The relationship between memory, identity and human existence are explored in this drama by British playwright Nick Payne (Constellations)
If the workings of the human mind are the last great mystery, then rising star Nick Payne – writer of the wondrous Constellations – in no way solves it with his new play. But, within its delicate mesh of resonating stories, ‘Incognito’ does ask some big, existential questions playfully and poignantly. Most ntoably: how do we physically quantify who somebody is?
Two real-life cases criss-cross the play. First, that of American pathologist Thomas Stoltz Harvey, who removed Albert Einstein’s brain and spent the rest of his life trying to find something special about it.
Second, Henry Maison, a fictional Anglicised version of Henry Molaison, a memory disorder patient who lost his short-term memory yet developed new skills during his years in hospital.
And thirdly to add a more domestic, more recognisable thread, there’s a fictional contemporary romance between two Brits: feisty solicitor Patricia and jaded neurologist Martha, who is having problems owning up to her ‘new’ lesbian identity.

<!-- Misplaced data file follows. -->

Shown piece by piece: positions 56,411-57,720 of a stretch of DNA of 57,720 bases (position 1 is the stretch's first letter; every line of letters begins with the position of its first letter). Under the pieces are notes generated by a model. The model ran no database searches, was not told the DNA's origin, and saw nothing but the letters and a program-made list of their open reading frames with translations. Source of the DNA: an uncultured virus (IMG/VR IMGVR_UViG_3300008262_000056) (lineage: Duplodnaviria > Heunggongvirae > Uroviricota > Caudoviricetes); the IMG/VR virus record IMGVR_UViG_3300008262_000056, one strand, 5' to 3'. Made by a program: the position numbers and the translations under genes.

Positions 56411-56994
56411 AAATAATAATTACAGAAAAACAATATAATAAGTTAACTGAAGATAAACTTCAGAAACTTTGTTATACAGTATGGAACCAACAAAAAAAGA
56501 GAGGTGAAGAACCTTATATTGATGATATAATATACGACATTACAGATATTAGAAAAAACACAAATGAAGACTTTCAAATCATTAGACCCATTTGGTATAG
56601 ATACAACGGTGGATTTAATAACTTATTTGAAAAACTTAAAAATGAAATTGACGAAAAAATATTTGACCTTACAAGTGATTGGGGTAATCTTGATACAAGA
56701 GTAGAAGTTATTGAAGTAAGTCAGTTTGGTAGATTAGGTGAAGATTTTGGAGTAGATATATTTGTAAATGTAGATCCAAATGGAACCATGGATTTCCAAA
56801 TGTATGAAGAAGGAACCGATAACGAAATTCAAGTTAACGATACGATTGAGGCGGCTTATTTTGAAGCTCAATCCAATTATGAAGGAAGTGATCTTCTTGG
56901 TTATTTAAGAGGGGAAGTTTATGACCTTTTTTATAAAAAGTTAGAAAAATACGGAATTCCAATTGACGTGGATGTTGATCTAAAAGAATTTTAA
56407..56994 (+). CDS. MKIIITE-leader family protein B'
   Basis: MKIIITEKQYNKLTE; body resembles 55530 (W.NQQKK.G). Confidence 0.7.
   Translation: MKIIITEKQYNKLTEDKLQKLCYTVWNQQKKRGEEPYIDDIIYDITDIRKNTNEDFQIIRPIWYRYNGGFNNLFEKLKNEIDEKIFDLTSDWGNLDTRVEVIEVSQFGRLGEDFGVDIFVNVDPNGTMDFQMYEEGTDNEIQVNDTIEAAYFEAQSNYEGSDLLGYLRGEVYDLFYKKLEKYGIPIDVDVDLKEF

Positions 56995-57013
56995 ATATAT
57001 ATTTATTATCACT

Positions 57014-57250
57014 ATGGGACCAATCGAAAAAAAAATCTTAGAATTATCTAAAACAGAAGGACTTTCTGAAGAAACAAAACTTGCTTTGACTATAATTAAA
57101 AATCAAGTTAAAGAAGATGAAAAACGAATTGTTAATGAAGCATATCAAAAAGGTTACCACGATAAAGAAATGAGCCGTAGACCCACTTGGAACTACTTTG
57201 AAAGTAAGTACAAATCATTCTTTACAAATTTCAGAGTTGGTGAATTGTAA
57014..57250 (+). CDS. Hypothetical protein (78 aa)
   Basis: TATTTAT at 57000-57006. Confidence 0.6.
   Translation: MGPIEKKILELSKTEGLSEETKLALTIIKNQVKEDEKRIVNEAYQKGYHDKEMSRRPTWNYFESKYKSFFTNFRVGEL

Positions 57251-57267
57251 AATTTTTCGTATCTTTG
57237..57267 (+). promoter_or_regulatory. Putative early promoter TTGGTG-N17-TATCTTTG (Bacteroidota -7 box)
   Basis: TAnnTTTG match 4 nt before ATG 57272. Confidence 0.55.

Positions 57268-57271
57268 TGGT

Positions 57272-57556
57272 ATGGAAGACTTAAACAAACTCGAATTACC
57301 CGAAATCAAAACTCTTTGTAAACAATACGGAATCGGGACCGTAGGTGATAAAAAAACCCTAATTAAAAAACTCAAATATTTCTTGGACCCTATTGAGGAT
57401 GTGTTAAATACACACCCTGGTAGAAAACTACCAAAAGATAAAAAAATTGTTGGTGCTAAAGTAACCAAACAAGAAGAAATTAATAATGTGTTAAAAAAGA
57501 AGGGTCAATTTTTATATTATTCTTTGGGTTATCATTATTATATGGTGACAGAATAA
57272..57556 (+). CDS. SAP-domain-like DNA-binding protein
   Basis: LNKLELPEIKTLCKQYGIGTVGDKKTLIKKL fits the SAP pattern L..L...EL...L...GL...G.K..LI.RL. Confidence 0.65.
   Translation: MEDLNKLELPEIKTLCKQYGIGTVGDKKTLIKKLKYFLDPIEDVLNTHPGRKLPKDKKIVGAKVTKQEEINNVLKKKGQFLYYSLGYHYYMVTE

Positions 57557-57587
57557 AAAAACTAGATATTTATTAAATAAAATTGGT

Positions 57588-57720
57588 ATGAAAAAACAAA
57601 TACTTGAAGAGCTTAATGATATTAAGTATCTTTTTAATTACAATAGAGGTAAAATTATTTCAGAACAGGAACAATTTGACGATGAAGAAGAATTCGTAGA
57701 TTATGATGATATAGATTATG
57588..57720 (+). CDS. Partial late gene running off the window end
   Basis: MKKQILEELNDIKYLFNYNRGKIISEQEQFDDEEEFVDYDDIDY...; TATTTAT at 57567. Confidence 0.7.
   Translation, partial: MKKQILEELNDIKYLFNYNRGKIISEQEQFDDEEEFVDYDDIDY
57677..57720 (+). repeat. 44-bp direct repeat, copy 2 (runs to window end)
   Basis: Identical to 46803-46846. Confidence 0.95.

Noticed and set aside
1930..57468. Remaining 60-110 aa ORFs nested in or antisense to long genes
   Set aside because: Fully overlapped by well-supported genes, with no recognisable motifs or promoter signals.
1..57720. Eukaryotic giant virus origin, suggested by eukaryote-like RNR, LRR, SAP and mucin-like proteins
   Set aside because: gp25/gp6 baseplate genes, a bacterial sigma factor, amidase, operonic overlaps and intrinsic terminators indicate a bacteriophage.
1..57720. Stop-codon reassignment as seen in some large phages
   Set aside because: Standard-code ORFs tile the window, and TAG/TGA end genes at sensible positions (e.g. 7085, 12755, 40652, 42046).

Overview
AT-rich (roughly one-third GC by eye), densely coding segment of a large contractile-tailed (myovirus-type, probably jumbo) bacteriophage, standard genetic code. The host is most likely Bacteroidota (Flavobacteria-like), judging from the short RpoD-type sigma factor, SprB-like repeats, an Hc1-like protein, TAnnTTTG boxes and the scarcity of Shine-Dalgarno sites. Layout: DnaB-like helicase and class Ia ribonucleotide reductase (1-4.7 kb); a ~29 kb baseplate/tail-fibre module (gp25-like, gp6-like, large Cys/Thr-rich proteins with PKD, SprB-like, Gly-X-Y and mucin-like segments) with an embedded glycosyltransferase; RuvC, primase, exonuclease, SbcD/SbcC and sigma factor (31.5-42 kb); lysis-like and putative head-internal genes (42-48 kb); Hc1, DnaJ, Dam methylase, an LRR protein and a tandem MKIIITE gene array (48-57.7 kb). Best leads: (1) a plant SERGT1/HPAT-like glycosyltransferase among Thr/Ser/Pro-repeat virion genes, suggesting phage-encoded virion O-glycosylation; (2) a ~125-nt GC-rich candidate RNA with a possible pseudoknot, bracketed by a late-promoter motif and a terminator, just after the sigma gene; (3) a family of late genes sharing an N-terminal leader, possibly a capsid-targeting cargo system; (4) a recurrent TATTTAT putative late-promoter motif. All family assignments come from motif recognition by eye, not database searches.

Payne is a gifted playwright, not the greatest scientist who has ever lived, so rather than drawing some profound conclusion about humanity, Incognito essentially serves to point out unfathomable we remain even to ourselves. And it is written with much wit and tenderness.
This is an edited version of the Time Out London review of Incognito.
The Victorian premiere of Incognito will be directed by Brett Cousins and Ella Caldwell for Red Stitch. Ensemble members Paul Ashcroft, Kate Cole, and Ben Prendergast will star alongside guest actor Jing-Xuan Chan.
|Venue name:||Red Stitch Actors Theatre||Contact:|
2 Chapel St
|Opening hours:||Wed-Fri 8pm; Sat 4pm & 8pm; Sun 6.30pm|
|Transport:||Nearby stations: Windsor|